So you have decided to use WordPress for your website. Good decision. It is a great Content Management System (CMS) that scales really well. Now you have to get it installed on your web server. You have two options for this:
- Use the 1-click installers that most web hosts offer.
- Do it manually so you can use custom settings.
Let’s explore both of these options
Using a 1-Click Installer
Using a 1-click installed is real easy. You don’t have to know about web files, configurations or databases. Just go to your web host’s cPanel and find WordPress. Click the installer and follow the instructions and your set.
So why would anyone not use a 1-click installer if it is so easy. Good question. Because you give up control. When your web hosts installs WordPress on your behalf, they also make a bunch of decisions for you. These are the name of the database, the table name prefix, any plugins they want you to have so they call up-sell you.
If you are fine with that go with it. Sometimes I use the 1-click installer and then just remove any plugins they added in the installation process.
Installing WordPress Manually
If you want to have full control of the installation process, you will need to do it manually. This is not exactly rocket science, but I would not recommend this unless you feel pretty comfortable with computers. You are going to need to download the WordPress files, put them on your server via FTP and create the database.
Download the files
First go to www.wordpress.org to get the files. Remember, there are two versions of WordPress (.com and .org). This is the .org version, also called self hosted. Read this previous article I wrote about the difference between the versions of WordPress and why you should use the .org version. Once on the WordPress.org site click the blue button to download the latest version.
Move the files to your server via FTP
The downloaded files come as a ZIP. Unzip it to expose the files. Move all the files to your root directory (generally something like public_html for shared hosting plans) using your favorite FTP client.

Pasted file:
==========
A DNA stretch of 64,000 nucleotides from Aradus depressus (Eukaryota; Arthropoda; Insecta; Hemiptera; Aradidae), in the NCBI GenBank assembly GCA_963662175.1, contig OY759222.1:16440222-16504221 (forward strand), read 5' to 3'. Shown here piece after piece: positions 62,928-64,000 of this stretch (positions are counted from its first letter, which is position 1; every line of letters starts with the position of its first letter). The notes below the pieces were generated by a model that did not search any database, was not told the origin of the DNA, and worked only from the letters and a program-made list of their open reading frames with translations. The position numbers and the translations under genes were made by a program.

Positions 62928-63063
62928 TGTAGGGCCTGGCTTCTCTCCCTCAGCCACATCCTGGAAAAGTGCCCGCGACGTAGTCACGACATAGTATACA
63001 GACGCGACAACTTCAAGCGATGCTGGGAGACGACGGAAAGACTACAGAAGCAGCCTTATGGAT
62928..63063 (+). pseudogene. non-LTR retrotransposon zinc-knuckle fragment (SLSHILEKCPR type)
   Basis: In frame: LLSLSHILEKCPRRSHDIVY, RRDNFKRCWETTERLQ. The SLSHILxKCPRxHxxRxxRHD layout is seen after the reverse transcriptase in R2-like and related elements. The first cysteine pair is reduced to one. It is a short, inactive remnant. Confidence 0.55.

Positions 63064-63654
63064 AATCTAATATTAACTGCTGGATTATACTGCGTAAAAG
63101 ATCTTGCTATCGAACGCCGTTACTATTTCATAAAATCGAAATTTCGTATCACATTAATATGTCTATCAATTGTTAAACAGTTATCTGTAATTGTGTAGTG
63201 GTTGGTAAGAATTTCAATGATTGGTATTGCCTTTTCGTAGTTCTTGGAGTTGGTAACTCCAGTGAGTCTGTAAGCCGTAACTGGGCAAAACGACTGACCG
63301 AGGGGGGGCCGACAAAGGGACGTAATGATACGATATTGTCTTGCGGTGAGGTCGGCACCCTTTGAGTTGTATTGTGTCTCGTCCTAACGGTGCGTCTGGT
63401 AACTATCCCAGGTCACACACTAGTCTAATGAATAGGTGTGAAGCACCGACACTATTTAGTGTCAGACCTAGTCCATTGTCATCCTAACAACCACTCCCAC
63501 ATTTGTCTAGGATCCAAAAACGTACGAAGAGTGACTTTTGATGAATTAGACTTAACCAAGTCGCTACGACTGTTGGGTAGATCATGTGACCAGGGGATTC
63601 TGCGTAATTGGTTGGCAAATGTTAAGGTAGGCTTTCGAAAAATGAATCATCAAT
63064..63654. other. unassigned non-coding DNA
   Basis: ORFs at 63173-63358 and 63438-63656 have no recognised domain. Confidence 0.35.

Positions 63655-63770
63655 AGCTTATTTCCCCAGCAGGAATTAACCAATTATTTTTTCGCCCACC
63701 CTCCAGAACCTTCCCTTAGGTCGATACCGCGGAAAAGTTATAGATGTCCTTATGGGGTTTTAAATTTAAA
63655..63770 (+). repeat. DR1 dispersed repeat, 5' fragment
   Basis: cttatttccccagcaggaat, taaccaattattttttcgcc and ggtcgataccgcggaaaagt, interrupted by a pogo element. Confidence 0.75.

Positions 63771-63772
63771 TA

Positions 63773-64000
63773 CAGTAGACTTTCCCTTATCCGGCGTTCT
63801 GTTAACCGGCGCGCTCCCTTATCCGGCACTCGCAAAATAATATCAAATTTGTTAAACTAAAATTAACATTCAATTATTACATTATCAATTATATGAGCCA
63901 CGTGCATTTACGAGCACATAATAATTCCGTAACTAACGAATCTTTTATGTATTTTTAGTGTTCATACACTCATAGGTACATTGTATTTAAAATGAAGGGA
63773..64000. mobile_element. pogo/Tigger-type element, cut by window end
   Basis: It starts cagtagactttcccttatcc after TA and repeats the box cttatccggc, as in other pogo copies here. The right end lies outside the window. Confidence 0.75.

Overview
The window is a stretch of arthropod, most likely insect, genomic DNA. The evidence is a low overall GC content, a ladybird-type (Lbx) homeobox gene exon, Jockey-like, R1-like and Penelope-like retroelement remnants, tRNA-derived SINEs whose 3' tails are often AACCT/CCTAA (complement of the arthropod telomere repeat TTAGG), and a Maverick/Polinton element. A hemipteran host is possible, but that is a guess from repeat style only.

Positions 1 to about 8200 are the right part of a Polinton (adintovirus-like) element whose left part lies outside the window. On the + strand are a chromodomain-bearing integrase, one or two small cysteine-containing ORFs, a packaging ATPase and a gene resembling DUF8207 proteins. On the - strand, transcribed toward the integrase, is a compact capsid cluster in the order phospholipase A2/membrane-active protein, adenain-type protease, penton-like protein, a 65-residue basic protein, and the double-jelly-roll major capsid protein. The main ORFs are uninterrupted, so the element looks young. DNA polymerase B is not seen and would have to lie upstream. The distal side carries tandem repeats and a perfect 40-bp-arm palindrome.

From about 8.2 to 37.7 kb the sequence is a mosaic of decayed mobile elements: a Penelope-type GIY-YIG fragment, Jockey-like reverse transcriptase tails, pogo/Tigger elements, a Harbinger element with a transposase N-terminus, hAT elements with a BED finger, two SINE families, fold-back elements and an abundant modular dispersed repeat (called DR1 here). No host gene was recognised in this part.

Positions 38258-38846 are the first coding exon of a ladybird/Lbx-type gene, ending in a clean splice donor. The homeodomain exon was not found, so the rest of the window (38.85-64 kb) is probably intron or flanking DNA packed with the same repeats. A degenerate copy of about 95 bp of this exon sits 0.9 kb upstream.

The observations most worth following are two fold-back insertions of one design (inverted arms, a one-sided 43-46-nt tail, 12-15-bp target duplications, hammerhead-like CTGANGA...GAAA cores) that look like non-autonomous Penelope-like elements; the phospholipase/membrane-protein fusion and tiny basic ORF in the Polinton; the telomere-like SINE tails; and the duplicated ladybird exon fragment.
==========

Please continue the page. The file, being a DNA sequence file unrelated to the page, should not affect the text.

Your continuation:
Create the database
Login to your web hosting and find PHPMyAdmin. This is the graphical interface that controls the MySQL database that you need to run WordPress. Create a new database. I recommend to use something that you can remember but is not too obvious.
Setup the WordPress Install
To do this open your browser and navigate to the domain. You will see an input box with five fields, which are database name, username, password, database host and prefix. The database is the name of the database you setup in the last step. The username is the database user, password is the database password. By default in MySQL these are both set to root.
Please don’t use these. Create another user that has permissions to INSERT, UPDATE and DELETE. Use a password that is just a random string. This will help secure your site.Please note that this is different than the WordPress user. We will do that in a few more steps. This user is the database user that essentially everyone who goes to the site is using, because WordPress is making all the queries of the database. The database host is almost always localhost.
For the prefix use whatever you want followed by a an underscore (xyz_). In WordPress all tables will use this prefix syntax. By default it will use wp_. I recommend using something other than default because hackers know a lot of sites will use wp_. So by doing this you are adding more security.
Click the submit button. If you have issues ensure that your database and all credentials were correctly entered. Consult the WordPress codex or your web host if you cannot figure it out.
Run The WordPress Installer
Congratulations, you have successfully installed WordPress manually. Now you just have to add the site title, username (don’t use admin for security reasons), password and email. I initially check discourage search engines from indexing this site, while in development (I will show you to make your site visible when you go live later).
This is just the first step of creating you new WordPress website. In the next article in this series, I will be giving an overview of the WordPress dashboard.
If you want to really know how to use WordPress contact me to setup some coaching.